Have you ever dreamed of being that one in a million investor who has the talent to perfectly time the markets?
Indeed, even among the individuals who don't seek to be the ideal market timer, many feel they can call a top and act in accordance. It is these tendencies that make investors sit on the sidelines and hang tight for a better chance to put money into the market.
Missed investing opportunities by exiting at the first sign of trouble is a common pattern among many self-directed investors. Case in point: How many investors have missed huge opportunities waiting for the Retail-Wholesale stocks listed below to correct, only to see them reach new highs, climb higher and drive the bull market to record levels: ASOS PLS ADR (ASOMY), Arcos Dorados Holdings Inc. (ARCO), Aaron's, Inc. (AAN), Abercrombie & Fitch Company (ANF), AutoZone, Inc. (AZO)
Investment emotional triggers (fear and greed) can lead to costly mental mistakes by investors who typically fall into the trap of being a market follower instead of a market leader.
Fruitful market timing requires three key parts: 1) A solid sign to guide you when to get in and out of stocks (or securities, gold or different kinds of investments). 2) The capacity to act on the sign accurately. 3) The control to follow up on it.
The popular image of market timing is that it calls for making drastic, all-or-nothing moves at the precise, exact market top or bottom. There is a less well-known, rather simple market timing approach that has been used successfully by savvy investors like Warren Buffet for decades.
Rule 1: Why trying to time the tops and bottoms of the market is a dead end.
Abandoning the goal to time the tops and bottoms precisely gives you the flexibility to profit, thereby increasing your chances to lock in built-up profits even if your calls aren't exactly right.
Rule 2: Try not to sell amid little crashes - instead exploit the opportunity by buying.
Warren Buffett has made a great part of his fortune due to this simple rule. He warns not to sell during small crashes, and weather the storm by focusing on the long term.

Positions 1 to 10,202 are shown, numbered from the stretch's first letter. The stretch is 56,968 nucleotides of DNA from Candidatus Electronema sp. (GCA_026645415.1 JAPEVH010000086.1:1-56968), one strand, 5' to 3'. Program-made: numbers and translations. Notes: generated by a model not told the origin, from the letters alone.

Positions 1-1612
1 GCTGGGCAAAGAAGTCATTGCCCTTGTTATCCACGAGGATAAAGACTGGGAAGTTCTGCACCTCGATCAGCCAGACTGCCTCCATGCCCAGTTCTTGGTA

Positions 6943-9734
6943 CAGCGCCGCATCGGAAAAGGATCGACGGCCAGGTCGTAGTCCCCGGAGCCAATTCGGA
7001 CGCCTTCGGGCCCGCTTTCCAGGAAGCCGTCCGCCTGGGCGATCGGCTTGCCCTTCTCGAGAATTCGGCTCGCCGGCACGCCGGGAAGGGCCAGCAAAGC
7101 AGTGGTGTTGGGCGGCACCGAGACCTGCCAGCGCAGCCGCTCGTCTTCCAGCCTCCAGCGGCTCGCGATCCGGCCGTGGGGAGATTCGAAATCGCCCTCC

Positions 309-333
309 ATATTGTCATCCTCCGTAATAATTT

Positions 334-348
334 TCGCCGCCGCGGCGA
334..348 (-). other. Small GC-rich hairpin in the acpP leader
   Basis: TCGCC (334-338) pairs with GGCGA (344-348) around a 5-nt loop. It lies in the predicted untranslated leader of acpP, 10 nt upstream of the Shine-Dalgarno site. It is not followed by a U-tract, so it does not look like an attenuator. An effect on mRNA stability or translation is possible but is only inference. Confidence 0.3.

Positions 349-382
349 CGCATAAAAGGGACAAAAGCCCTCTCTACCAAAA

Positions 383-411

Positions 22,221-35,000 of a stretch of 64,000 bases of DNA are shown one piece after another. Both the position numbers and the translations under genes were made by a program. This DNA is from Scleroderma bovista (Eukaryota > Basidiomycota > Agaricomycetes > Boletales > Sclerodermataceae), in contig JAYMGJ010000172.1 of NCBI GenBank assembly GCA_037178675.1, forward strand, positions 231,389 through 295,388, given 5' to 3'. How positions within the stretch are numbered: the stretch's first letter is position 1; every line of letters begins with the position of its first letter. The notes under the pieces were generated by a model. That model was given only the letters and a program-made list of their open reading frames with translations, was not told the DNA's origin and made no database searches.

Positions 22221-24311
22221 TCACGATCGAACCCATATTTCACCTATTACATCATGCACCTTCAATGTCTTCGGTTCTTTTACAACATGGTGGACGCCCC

There is a key distinction between a small correction and a market crash. No matter what happens in the stock market, chances are that the stocks you own will eventually come back to their pre - crash value; hanging on to your original positions, or opportunistically averaging down, during market downs can be the shrew distraction to take. Warren Buffett takes this idea one step further and often goes on a buying spree when markets turn, essentially buying additional shares of his top stock picks at a big discount and listening to his own advice, 'Be fearful when others are greedy and greedy when others are fearful.'
When It Comes to Trading Your Retirement, A Risk Adjusted Trading Strategy Should be Followed
It's only human that many succumb to greed and try and game the system by timing the market. But, think about this: Nobel Laureate William Sharpe found in 1975 that a market timer would need to be precise 74% of the time to beat a passive portfolio. Indeed, even a slight outperformance most likely wouldn't justify the efforts - and given that even the specialists for the most part come up short at it, market timing shouldn't be your exclusive methodology for investing, particularly when it comes to building your retirement nest egg.
Actively trading for alpha, outsized, short - term gains through market timing and other high - risk trading strategies is fine with a small portion of your investable assets, but for your longer - term retirement assets, a "risk -adjusted focused" investment solution generally makes more sense.
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ASOS PLS ADR (ASOMY) : Free Stock Analysis Report
AutoZone, Inc. (AZO) : Free Stock Analysis Report
Aaron's, Inc. (AAN) : Free Stock Analysis Report
Abercrombie & Fitch Company (ANF) : Free Stock Analysis Report
Arcos Dorados Holdings Inc. (ARCO) : Free Stock Analysis Report
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